21 November 2005

Glamming it up

Ever since I discovered Pop Rock truffles at Godiva's the other week during my "I need to take a break otherwise I'm going to go mental" Toronto sojourn, I've been obsessed with the fizzy little candies.

This weekend I set aside for more destressing: playing in the kitchen, trying to come up with biscuit and bun recipes (which will be posted later). I was well armed with half a dozen packages of candy...to which The Fussy Eater immediately had visions of exploding cookies in the oven, biscuitty shrapnel embedded in walls and diners everywhere....

Even though I knew it wouldn't work if I mixed the Rocks into the dough, I tried it. To my surprise the wetness of the dough wasn't enough to set off the candy. At the half-way baking point, I opened the door (yes, I know, a no-no): everything looked normal..so far so good. At the 10-minute mark I took them out--the edges were a nice golden colour and the biscuits were cooked to the degree I like them (I don't care for the anemic-looking, raw-flour taste that seems to be all the rage in sugar cookie and shortbread baking).

But upon closer inspection what I thought would happen, did: the cookies' surface was pitted with traces of exploding candy. When they cooled a bit, I tried them. They tasted fine, but it seemed as if the "tropical punch" flavour had totally disappeared into the oven air...or somewhere...sigh. It would have been totally cool if I got it to work.

Oh well, back to Plan B (which was really Plan A, but curiosity got the better of me) and I baked a dozen plain biscuits and let them cool totally.

Given the candies I used were the bluey-green ones, I mixed them with blue, green and purple sugars. I mixed a bit of delphinium blue in with the icing, which turned the glaze a deep, pretty blue. When I did a full-cookie coverage of sparkles (as opposed to just the edges), they took on a sparkly, jewel-like quality (you can sort of see it in the photo, but they really looked phenomenal in real life--note use of past tense...all gone now!)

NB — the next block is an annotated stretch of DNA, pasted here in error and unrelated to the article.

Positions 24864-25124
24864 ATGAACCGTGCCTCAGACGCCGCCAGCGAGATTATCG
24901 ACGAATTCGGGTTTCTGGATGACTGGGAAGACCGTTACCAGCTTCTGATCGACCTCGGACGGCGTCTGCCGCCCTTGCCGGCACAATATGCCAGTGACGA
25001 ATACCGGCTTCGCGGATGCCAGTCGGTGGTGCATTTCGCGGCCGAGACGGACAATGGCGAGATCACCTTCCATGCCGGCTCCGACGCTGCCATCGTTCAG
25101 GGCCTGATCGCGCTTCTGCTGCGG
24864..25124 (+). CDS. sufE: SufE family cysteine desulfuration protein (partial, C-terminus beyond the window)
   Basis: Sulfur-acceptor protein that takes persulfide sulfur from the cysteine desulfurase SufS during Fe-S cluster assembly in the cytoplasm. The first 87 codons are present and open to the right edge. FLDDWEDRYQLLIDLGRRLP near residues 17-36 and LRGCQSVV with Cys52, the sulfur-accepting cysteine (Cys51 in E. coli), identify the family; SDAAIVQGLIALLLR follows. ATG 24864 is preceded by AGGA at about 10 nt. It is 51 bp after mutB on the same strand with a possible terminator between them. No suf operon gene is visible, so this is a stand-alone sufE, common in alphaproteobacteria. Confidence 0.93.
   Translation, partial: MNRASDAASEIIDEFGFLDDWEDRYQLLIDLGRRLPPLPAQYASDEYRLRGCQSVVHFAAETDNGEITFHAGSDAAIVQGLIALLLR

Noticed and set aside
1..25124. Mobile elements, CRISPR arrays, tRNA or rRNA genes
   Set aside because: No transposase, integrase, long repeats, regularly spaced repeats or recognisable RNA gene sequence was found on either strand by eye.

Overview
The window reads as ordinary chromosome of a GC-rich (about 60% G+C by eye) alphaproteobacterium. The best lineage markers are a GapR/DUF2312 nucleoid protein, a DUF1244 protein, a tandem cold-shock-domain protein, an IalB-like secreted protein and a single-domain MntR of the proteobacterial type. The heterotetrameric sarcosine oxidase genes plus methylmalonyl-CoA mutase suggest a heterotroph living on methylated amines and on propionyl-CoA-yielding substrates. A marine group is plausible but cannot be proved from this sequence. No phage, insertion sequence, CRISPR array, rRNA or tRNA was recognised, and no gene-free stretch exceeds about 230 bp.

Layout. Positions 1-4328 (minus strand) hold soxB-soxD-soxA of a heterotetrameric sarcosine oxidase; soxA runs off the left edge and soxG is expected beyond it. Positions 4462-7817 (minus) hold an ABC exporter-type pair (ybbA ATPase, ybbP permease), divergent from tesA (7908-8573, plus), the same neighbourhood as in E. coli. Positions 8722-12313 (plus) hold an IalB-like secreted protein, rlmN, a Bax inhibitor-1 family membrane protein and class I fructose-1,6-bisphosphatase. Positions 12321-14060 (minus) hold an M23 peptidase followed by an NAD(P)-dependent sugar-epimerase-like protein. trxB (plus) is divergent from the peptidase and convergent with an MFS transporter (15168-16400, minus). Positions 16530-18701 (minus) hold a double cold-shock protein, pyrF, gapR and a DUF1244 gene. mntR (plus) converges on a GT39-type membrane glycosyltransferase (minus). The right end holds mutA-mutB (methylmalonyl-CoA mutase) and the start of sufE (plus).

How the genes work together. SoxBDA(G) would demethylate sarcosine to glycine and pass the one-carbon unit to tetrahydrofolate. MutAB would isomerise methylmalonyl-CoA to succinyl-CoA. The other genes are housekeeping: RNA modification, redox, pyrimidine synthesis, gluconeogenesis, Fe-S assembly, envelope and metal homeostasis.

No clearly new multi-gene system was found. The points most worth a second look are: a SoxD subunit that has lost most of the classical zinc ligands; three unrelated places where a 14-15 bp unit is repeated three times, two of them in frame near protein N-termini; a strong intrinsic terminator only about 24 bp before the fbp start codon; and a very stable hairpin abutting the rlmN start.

It worked...quite nicely. When you bite in to the cookie and let your mouth's moisture activate the candies, you get this really nice popping after a few seconds...explosive and sweet at the same time. Both Christine and Janet tried them the next day and candies popped when eaten, garnering two thumbs up.

For those of you who want to add a little glitz to your cookie jar, I've provided the recipe and instructions. Apart from allowing the cookies to totally cool before icing, the only other recommendations I have are to only open the candies when you are ready to use them (I opened them the day I made the dough (when I thought I'd be baking) and some of the poppyness was lost because of the humidity in the kitchen) and to lightly crush the candy so they go farther and don't stand out too much from the sugars.



When I found out that this month's SHF theme was the virtual cookie swap, I thought, simply for the fun-glitziness of this weekend's experiment, I would contribute them to the fray.

PopStar Cookies
Makes about four dozen, depending upon the size of the cookie cutters used

Ingredients
(cookies)
350g pastry flour
1tsp baking powder
200g granulated sugar
150g butter, at room temp
2 eggs
1tsp vanilla extract

(decoration)
icing sugar
water
food colouring
coloured, decorative sugars
4 packages Pop Rocks candy(9.5g each)

For the cookies
Cream together the butter and sugar; mix in the eggs and vanilla. In a separate bowl, thoroughly combine the flour and baking powder and then add to the wet mixture. Mix well.


Divide mixture into four portions, forming them into discs. Pop them into the fridge for three or four hours (or overnight).

Preheat oven to 350F; prepare baking sheets. Take out the dough and let rest on the counter for about 15-20 minutes. Working one disc at a time, roll out the dough to 1/8-inch thickness and cut out the stars. Bake for 8-10 minutes or until done. Allow to thoroughly cool on a wire rack before decorating.

To decorate
Mix a thin icing using the icing sugar, water and food colouring. In a flat-bottomed dish, mix the candies with sugar--you can decide the proportions, but I liked the effect of roughly half sugar and half candy.

Brush the cooled cookies with the icing; when they're just tacky (not too wet, but dry enough to have the topping stick without too much popping) cover the cookies with the sprinkly topping and allow to set.

as always,
jasmine

photocredit: The Fussy Eater


tags:

5 comments:

Culinarily Obsessed said...

Pop Rocks truffles at Godiva?? What is the world coming to?? lol that sounds sooo interesting..I can't imagine. And your cookies are beautiful!!

Jasmine said...

Surprisingly enough, the truffles worked! It was an incredibly smoon raspberry-Pop Rock centre enrobed in either ivory or dark choccie...

Am trying to convince a truffle-making friend to try making them...I feel the need for a constant supply :)

j

Sarah Lou said...

I just love this unique idea. You have been quite brave in the kichen and I applaud you.

Candy Guy said...

I just blogged about this here.


I was going to email you but couldn't find an email address. Post a comment on the blog or email me!

Brian
http://candyaddict.com

Rorie said...

Such fun! I'd love to make these for a cocktail party!